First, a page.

How to Grow and Care for Little Bluestem

Litle bluestem grass with copper-like stems and white fluffy seed heads

The Spruce / Evgeniya Vlasova

Little bluestem (Schizachyrium scoparium) is a North American and native, warm-season prairie grass that is growing in popularity ornamentally. The tinges of silvery-blue on the green stems and foliage, and its low-maintenance care requirements make this an attractive and adaptable choice as an accent in your borders. With a clumping habit, it also works well in rockeries or meadow garden settings, and the deep roots mean it can help prevent soil erosion. The purplish seed heads, stems, and foliage turn a copper-yellow shade in the fall, meaning it's a great winter-interest ornamental grass. You can plant the seeds in spring or fall and they establish quickly. Be aware that little bluestem self-seeds freely, so it can become a nuisance when mass planting in well-manicured landscapes.

 Common Name Little Bluestem, Beard grass
 Botanical Name Schizachyrium scoparium
 Family Poaceae
 Plant Type Ornamental perennial grass
 Mature Size 2 - 5 ft. tall
 Sun Exposure Full sun
 Soil Type Various
 Soil pH Acid, Neutral, Alkaline
 Bloom Time Summer, Fall
 Flower Color Purple
 Hardiness Zones 3 - 9, USDA
 Native Area North America

Little Bluestem Care

Little bluestem is a drought-resistance and easy-care ornamental grass. Once established, it can do well in dry, infertile sites because of its expansive root system and tolerates a wide variety of conditions. Just pop it in a sunny position and watch it thrive.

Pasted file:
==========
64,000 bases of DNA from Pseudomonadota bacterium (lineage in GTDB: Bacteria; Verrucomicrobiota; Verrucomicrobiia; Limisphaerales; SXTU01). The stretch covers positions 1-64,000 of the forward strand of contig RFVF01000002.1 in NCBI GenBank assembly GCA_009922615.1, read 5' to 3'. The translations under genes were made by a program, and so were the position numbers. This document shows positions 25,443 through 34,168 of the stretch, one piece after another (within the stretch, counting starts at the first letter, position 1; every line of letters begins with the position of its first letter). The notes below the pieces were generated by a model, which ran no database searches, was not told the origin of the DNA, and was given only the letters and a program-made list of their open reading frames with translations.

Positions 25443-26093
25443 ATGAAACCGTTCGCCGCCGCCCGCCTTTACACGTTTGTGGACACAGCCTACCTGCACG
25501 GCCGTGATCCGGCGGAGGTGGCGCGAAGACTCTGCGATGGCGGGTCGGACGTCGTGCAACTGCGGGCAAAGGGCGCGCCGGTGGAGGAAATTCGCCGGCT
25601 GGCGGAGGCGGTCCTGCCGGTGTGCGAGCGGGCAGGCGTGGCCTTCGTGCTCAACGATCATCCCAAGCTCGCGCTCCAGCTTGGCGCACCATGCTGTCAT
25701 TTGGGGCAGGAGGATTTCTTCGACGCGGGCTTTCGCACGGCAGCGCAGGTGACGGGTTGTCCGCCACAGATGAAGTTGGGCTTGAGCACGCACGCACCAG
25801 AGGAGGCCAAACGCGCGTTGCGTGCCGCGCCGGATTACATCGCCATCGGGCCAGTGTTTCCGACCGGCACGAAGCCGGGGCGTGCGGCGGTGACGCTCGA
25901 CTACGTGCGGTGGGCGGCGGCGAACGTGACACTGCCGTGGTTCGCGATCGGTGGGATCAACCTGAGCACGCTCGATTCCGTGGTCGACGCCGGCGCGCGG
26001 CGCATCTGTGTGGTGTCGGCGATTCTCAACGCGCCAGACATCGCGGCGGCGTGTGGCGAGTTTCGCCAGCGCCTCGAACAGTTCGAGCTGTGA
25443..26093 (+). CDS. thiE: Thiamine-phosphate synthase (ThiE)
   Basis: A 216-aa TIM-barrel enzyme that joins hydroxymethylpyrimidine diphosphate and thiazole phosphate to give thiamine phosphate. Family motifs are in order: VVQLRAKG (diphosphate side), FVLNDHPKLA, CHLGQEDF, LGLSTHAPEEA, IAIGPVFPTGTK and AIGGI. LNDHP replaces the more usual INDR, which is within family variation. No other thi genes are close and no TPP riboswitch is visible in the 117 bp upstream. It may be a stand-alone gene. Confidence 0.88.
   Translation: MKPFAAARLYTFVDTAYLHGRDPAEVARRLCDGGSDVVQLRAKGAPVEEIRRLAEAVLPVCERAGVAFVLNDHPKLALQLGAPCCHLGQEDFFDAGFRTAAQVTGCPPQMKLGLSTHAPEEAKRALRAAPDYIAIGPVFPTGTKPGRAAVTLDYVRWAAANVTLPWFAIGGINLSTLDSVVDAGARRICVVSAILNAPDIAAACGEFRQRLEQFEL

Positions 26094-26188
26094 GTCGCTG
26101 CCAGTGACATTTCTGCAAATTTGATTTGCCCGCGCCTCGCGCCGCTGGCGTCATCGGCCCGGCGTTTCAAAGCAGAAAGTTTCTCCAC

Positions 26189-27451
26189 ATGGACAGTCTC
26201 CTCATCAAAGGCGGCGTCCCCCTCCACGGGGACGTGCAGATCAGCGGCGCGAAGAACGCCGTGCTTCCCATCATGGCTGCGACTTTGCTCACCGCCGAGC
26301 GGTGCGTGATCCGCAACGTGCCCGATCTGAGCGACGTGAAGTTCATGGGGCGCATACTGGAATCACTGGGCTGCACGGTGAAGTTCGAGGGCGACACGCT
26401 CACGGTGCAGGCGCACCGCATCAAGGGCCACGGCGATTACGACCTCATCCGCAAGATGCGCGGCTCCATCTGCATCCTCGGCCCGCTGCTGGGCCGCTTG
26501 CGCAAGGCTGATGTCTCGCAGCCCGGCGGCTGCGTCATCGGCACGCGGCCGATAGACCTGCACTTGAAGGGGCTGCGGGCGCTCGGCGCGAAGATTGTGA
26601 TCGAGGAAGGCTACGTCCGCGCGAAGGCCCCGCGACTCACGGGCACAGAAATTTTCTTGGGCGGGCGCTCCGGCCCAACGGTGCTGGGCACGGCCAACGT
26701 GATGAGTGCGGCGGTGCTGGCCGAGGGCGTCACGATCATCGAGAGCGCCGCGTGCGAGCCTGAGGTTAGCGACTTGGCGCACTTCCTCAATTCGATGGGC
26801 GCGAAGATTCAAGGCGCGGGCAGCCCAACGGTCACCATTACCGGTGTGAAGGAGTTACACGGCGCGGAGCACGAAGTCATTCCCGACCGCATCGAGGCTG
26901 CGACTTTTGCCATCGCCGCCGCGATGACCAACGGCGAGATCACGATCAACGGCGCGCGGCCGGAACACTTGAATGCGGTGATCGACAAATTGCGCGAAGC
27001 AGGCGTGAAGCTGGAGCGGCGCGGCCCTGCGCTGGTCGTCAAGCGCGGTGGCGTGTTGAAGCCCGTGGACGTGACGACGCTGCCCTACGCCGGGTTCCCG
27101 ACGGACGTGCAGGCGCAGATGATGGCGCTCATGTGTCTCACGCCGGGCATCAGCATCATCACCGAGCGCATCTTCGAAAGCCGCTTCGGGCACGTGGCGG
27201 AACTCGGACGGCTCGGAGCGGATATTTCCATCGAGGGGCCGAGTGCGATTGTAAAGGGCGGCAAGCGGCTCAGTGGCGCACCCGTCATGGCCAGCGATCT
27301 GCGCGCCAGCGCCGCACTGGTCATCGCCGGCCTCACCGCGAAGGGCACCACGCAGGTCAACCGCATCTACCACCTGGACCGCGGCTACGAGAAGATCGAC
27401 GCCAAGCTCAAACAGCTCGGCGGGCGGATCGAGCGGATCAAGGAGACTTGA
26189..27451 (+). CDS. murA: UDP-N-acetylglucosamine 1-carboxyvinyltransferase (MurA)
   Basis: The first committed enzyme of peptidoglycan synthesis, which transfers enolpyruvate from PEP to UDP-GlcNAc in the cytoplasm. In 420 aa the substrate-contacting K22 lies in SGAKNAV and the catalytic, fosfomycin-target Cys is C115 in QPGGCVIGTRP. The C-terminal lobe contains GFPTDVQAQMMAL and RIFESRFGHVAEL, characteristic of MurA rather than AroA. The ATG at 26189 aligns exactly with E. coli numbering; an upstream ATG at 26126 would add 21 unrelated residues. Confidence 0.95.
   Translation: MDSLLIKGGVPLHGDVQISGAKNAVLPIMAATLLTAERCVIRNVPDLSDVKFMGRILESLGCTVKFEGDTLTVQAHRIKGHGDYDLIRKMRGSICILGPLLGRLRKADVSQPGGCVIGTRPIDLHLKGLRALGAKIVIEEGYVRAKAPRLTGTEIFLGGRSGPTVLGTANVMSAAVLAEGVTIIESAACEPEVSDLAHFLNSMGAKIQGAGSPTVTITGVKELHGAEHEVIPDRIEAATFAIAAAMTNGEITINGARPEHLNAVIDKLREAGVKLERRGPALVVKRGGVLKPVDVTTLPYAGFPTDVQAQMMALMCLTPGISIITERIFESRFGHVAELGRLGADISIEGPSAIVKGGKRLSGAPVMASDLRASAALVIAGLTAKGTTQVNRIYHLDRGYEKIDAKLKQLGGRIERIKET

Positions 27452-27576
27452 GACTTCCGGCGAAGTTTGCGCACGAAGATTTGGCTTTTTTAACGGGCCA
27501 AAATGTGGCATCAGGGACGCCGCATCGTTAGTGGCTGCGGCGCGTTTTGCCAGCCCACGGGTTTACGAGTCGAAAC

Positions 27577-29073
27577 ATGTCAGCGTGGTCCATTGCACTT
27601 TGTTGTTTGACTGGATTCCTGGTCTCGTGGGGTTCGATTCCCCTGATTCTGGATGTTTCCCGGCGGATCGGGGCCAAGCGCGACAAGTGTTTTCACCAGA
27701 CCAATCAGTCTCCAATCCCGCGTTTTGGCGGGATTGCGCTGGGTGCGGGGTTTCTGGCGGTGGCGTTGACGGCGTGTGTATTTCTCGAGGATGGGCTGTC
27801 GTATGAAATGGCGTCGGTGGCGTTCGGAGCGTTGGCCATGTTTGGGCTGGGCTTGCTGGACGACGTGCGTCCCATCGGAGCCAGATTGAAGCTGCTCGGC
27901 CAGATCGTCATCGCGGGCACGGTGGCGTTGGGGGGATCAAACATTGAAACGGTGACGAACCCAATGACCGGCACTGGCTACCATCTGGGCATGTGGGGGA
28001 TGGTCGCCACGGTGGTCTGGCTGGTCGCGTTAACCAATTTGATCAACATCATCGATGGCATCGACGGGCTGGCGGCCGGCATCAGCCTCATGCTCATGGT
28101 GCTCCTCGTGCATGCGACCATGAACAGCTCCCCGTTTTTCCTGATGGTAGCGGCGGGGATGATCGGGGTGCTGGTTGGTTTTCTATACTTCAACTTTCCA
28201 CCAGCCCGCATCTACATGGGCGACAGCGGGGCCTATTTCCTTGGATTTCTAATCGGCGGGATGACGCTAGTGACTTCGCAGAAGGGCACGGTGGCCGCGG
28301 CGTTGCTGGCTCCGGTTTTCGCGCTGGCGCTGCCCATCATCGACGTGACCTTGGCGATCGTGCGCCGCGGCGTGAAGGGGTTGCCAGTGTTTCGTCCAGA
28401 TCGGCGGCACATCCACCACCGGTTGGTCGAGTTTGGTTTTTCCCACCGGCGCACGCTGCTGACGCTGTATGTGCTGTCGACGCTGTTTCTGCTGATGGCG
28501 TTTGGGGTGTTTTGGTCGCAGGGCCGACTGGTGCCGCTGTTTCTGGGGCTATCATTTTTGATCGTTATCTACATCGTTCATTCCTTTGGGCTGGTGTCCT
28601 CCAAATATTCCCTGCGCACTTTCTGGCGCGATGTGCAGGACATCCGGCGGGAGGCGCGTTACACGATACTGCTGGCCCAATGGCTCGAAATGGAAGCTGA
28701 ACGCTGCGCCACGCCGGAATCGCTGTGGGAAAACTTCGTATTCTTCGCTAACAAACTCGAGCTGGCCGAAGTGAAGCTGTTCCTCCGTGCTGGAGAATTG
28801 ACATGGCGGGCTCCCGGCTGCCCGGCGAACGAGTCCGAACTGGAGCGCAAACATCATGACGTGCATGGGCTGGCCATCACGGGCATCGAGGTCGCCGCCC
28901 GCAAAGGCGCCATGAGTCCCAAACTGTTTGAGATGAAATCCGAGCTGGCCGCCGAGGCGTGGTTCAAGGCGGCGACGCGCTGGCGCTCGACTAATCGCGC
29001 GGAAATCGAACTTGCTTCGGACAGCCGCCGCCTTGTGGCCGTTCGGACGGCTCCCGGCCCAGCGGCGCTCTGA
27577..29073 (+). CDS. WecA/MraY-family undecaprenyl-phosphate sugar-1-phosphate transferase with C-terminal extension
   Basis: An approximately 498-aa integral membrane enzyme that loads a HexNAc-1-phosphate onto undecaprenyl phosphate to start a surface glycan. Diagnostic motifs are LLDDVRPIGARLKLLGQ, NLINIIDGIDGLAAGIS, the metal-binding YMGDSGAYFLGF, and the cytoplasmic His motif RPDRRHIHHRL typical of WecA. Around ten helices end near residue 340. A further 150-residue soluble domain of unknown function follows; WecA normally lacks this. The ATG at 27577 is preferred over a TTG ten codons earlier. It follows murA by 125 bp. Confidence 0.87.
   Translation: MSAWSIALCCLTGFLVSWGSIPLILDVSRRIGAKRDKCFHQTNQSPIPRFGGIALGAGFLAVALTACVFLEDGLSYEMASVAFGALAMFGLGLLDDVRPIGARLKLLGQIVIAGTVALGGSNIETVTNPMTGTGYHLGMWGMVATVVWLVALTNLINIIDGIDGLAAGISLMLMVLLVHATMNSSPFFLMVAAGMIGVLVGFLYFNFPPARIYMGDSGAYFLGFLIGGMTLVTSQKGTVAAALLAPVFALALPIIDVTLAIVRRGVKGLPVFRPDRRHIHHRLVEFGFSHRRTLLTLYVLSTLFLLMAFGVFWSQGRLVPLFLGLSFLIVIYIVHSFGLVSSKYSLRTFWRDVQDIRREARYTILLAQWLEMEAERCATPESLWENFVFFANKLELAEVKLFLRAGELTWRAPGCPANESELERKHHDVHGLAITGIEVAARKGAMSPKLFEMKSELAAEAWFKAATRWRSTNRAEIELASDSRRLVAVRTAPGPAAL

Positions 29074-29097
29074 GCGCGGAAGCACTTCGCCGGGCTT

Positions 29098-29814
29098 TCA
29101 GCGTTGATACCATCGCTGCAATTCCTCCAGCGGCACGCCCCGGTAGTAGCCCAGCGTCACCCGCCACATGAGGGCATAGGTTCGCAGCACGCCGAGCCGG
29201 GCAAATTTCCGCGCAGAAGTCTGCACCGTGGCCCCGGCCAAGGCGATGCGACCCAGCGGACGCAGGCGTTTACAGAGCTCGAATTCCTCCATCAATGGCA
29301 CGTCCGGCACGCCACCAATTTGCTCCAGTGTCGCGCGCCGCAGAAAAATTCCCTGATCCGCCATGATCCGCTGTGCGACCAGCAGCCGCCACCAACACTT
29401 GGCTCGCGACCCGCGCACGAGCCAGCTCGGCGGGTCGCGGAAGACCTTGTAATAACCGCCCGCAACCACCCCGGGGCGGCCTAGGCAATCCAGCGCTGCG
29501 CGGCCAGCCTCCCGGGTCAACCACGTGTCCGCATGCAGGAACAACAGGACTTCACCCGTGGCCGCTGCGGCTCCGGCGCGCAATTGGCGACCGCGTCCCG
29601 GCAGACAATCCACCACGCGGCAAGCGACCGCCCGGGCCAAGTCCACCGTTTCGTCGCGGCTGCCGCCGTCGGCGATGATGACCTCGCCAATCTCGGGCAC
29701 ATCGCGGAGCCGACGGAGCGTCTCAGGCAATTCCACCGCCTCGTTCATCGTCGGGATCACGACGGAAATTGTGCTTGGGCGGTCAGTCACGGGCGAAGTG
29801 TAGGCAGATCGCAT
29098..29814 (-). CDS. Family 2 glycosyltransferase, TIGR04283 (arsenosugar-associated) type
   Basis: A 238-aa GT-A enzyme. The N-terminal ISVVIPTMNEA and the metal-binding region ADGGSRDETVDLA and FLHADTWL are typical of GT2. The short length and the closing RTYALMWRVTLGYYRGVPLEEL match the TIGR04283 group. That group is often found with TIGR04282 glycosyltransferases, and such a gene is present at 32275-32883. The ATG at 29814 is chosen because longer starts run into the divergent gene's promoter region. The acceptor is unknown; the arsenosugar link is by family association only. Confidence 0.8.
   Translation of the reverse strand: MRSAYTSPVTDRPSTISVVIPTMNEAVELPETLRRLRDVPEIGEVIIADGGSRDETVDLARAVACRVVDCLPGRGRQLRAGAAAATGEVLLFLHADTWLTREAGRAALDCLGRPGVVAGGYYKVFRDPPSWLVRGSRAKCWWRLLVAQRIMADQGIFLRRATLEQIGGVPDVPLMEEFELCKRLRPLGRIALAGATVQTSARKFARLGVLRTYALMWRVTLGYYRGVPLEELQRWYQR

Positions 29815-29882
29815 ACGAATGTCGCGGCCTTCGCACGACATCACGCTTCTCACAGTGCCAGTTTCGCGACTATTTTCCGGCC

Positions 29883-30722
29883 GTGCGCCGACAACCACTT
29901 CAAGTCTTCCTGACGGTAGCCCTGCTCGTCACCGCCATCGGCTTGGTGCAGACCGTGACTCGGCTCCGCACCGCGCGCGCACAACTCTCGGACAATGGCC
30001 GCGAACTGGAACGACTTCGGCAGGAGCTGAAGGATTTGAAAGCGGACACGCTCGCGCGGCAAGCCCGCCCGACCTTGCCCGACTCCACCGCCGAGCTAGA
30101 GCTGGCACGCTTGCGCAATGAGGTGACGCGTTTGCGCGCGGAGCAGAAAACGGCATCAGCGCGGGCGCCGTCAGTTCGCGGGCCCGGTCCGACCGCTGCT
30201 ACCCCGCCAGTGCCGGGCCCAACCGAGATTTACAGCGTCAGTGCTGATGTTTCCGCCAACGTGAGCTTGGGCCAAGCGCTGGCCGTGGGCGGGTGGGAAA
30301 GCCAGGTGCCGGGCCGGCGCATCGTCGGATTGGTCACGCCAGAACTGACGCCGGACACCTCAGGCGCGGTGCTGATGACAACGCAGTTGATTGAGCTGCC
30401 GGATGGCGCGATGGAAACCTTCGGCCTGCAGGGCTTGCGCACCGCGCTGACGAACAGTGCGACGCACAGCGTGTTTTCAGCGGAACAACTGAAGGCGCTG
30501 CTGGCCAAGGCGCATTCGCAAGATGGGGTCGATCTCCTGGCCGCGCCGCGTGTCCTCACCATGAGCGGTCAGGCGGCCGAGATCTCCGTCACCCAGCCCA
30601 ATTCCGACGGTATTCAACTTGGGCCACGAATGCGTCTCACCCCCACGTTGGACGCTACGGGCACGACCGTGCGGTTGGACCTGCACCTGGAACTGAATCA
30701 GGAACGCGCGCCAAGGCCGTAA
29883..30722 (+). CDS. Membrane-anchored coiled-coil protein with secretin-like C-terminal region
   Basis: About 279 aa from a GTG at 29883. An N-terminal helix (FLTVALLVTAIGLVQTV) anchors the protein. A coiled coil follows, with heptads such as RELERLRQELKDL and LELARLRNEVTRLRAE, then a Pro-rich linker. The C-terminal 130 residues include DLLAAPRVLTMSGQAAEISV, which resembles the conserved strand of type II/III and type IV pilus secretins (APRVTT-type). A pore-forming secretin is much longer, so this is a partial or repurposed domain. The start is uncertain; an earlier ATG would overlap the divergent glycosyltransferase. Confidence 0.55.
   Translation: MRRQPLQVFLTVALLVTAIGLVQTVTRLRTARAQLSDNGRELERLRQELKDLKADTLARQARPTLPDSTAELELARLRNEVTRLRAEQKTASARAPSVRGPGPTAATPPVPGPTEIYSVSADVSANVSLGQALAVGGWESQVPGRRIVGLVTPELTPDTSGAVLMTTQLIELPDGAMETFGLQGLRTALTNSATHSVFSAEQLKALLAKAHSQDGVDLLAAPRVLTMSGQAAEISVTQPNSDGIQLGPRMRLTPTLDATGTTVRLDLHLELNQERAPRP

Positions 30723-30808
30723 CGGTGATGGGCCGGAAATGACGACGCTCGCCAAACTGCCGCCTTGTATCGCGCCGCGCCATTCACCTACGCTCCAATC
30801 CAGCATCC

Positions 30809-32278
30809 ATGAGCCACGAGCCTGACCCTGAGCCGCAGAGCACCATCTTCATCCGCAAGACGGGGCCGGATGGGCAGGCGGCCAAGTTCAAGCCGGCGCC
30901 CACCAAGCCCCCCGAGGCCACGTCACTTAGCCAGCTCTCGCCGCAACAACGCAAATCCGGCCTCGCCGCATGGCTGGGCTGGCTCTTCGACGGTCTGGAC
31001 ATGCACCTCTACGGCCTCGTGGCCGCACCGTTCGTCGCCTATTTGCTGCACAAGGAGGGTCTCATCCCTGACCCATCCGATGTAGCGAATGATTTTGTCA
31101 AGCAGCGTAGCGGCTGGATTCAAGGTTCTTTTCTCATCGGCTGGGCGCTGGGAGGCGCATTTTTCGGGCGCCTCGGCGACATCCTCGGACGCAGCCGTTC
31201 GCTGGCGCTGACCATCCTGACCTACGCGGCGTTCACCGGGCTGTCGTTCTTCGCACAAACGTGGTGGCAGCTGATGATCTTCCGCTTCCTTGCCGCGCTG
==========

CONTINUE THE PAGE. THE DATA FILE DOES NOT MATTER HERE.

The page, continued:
Little bluestem grass with copper-colored stems closeup

The Spruce / Evgeniya Vlasova

Little bluestem grasses with copper-yellow stems and tiny white seed heads on top

The Spruce / Evgeniya Vlasova

Little bluestem grass with copper-colored stems with white seed heads in sunlight

The Spruce / Evgeniya Vlasova

Little bluestem grass clustered with deep copper-colored stems with white seed heads

The Spruce / Evgeniya Vlasova

Little bluestem grasses with white fluffy seed heads on thin brown stems

The Spruce / Evgeniya Vlasova


Little bluestem needs a full sun position to thrive even though it can grow in a diverse range of conditions.


This grass does best in a well-drained soil that is dry or has light moisture levels. It can also tolerate clay and occasional wet (but not continually inundated) conditions. It's a good choice for poor, infertile landscapes.


Once little bluestem is established, it has good drought tolerance. Additional watering can result in the plant stems drooping unattractively. Overwatering can even kill the plants.

Young plants will appreciate a light weekly watering during the summer months, but only if the region does not receive decent amounts of rainfall already.

Temperature and Humidity

Well-adapted to southern climates, little bluestem does surprisingly well in most parts of the US. It copes with dry and humid heat and thrives when temperatures are above 80 degrees Fahrenheit.